San Francisco Chronicle

Australian­s rally on anniversar­y of 1788 invasion

- By Rod Mcguirk

CANBERRA, Australia — Australian­s marked the 235th anniversar­y of British colonizati­on Thursday with a public holiday that evokes anger at Indigenous injustice, focusing national attention on a new government push to acknowledg­e Australia's first inhabitant­s in the constituti­on.

The government joined several large corporatio­ns in allowing staff the choice of taking the holiday off or working Thursday and taking another day off instead, in recognitio­n of growing public unease at celebratin­g the 1788 hoisting of the Union Jack at Sydney Cove.

There are growing public calls to change the date of Australia Day, which is known to many Indigenous people as Invasion Day and Survival Day, because of the disastrous impacts on First Nations people of British colonists taking their land without a treaty.

The focus on Australia's checkered European history ignited debate Thursday about a referendum due late this year that would create an Indigenous body known as the Voice to address Parliament on Indigenous issues.

The referendum, expected to be held between August and November, would enshrine the Voice in the constituti­on.

Prime Minister Anthony Albanese committed to the referendum on the day his center-left Labor Party government was elected in May last year.

Albanese said he wanted Indigenous people recognized as Australia's original inhabitant­s in the constituti­on, which has existed since 1901, before next year's Australia Day.

“If not now, when will this change occur? And if not the people of Australia this year, who will make this change which will improve our country, improve our national unity?” Albanese told reporters Thursday.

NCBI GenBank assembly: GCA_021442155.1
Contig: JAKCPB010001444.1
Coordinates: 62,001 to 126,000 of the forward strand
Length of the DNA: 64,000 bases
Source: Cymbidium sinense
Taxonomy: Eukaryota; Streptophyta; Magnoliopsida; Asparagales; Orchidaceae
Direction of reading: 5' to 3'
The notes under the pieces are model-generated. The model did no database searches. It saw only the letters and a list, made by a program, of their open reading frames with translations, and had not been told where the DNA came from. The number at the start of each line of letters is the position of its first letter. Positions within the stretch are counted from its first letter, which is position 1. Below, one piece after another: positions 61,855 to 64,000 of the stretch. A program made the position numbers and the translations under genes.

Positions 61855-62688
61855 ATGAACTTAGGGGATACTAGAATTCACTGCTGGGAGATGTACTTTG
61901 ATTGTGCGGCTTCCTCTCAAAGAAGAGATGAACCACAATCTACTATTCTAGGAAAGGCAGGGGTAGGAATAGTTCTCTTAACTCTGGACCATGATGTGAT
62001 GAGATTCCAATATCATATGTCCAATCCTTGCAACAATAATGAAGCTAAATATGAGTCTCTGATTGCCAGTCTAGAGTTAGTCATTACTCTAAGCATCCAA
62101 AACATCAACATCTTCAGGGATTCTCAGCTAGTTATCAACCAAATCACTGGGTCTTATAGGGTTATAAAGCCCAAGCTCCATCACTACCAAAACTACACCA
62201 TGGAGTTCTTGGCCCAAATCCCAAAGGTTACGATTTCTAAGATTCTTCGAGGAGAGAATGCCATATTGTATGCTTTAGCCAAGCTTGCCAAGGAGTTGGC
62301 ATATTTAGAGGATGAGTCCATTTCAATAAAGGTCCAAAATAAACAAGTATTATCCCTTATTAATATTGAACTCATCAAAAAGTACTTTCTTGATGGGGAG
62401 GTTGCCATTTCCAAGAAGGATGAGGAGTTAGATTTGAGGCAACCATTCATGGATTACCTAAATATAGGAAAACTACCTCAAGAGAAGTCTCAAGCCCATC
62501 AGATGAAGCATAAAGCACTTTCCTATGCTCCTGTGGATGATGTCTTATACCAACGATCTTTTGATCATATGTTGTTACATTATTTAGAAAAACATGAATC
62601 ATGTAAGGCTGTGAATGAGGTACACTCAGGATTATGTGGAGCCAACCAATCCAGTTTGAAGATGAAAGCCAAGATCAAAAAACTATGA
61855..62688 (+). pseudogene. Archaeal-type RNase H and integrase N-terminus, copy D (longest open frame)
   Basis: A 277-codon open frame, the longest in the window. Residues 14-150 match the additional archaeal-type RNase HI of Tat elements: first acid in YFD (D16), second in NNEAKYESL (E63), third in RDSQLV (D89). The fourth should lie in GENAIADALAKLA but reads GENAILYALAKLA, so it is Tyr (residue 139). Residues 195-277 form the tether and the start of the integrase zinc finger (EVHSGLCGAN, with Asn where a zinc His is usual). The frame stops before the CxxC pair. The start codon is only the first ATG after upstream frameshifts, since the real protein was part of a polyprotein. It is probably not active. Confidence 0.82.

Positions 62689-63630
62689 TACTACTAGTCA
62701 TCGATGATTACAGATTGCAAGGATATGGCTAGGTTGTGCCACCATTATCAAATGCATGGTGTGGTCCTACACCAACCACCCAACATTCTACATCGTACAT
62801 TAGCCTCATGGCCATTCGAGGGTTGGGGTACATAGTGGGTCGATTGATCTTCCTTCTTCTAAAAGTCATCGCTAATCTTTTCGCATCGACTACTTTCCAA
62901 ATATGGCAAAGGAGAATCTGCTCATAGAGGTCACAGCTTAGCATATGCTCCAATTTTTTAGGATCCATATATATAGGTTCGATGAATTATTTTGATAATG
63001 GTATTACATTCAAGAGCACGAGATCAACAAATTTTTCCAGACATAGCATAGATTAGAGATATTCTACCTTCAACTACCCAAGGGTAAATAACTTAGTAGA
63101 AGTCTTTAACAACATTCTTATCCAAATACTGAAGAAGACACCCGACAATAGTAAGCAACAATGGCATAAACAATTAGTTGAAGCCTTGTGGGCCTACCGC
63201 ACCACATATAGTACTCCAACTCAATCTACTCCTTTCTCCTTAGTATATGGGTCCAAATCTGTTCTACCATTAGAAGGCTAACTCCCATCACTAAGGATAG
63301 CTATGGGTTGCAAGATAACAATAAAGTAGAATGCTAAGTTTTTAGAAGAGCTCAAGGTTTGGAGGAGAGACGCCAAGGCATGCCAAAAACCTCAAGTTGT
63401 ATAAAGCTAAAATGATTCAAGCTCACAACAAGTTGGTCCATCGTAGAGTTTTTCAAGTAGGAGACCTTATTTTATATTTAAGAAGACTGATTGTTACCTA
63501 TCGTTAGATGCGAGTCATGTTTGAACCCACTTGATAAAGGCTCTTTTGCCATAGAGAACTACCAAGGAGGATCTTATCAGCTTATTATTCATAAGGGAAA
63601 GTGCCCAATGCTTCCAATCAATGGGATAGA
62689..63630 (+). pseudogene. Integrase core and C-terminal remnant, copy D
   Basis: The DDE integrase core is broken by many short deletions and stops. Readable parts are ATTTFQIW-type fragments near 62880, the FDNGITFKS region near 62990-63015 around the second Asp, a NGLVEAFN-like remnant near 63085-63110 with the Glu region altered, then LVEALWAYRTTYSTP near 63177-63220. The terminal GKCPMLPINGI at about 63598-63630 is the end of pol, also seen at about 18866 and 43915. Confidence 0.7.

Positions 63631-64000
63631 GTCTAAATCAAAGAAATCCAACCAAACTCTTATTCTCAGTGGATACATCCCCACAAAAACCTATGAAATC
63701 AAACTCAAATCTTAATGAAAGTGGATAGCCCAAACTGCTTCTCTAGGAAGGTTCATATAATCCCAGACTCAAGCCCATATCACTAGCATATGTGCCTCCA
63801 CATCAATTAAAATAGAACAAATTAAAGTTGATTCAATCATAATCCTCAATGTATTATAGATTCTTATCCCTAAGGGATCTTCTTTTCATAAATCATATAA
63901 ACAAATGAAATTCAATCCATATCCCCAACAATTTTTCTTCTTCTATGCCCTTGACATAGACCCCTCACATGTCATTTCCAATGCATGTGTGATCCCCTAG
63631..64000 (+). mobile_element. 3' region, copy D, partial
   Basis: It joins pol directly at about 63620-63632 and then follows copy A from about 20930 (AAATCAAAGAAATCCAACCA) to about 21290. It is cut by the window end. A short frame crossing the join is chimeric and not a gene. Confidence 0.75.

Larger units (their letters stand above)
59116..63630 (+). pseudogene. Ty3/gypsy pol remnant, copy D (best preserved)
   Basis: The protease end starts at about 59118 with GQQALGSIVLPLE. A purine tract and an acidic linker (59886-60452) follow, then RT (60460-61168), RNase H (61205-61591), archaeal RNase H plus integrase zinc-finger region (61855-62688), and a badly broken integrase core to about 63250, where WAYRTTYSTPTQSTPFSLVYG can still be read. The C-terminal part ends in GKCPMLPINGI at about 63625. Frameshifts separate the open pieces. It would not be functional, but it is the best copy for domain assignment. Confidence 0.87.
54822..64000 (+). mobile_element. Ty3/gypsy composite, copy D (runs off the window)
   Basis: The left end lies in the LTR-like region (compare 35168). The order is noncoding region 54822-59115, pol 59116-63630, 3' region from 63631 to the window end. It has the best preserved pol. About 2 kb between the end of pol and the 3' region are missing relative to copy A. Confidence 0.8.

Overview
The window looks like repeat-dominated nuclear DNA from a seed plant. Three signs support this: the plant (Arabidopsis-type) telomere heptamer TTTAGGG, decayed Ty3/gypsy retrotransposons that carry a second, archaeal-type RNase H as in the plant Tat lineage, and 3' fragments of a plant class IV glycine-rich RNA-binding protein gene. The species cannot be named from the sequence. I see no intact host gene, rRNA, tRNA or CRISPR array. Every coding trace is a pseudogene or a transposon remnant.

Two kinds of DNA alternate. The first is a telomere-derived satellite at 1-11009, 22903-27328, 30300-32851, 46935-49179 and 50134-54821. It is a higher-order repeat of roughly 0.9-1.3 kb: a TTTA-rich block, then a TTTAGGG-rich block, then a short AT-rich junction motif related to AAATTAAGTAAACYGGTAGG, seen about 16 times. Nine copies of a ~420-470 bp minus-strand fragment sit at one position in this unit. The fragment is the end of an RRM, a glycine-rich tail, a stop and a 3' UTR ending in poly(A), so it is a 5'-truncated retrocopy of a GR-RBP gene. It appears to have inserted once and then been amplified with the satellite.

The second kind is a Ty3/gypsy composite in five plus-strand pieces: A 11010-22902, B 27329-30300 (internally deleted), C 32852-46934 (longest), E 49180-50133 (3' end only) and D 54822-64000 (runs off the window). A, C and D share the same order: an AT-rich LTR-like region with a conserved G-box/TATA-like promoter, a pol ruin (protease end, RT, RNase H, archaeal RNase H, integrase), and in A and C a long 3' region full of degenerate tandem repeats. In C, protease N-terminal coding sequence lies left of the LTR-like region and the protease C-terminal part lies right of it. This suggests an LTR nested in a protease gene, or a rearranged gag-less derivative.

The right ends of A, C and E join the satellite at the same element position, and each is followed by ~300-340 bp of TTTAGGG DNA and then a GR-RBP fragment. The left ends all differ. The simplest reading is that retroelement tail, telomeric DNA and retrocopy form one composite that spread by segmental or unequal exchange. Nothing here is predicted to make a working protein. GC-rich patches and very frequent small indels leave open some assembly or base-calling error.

“It is a great country. Australia will be even better when we recognize our First Nations people in our constituti­on,” he added.

Noel Pearson, an Indigenous leader and longtime advocate of constituti­onal change, said the Voice would be a move toward a “settlement between the natives and those who took over the continent and establishe­d modern Australia.”

“This year is the most important year in the relationsh­ip between the natives of Australia and its so-called settlers in the 235 years since the landing of the First Fleet,” Pearson wrote Thursday in the Sydney Morning Herald, referring to the 11 British ships carrying convicts that establishe­d Sydney as a penal colony.

Opposition leader Peter Dutton said his conservati­ve Liberal Party needed more detail about what the Voice would entail before they could decide whether to support constituti­onal change. Indigenous Australian­s account for 3.2% of the population and are the nation's most disadvanta­ged ethnic group. They die younger than other Australian­s, achieve lower education levels, are less likely to be employed and are overrepres­ented in prison population­s.

They were not allowed to vote at federal elections until 1962, and Australian courts did not acknowledg­e until 1992 that their ancestors had legally owned the land when the British arrived.

 ?? Brook Mitchell/Tribune News Service ?? Protesters march in Canberra on Australia Day, which celebrates the first arrival of the British to Sydney 235 years ago.
Brook Mitchell/Tribune News Service Protesters march in Canberra on Australia Day, which celebrates the first arrival of the British to Sydney 235 years ago.

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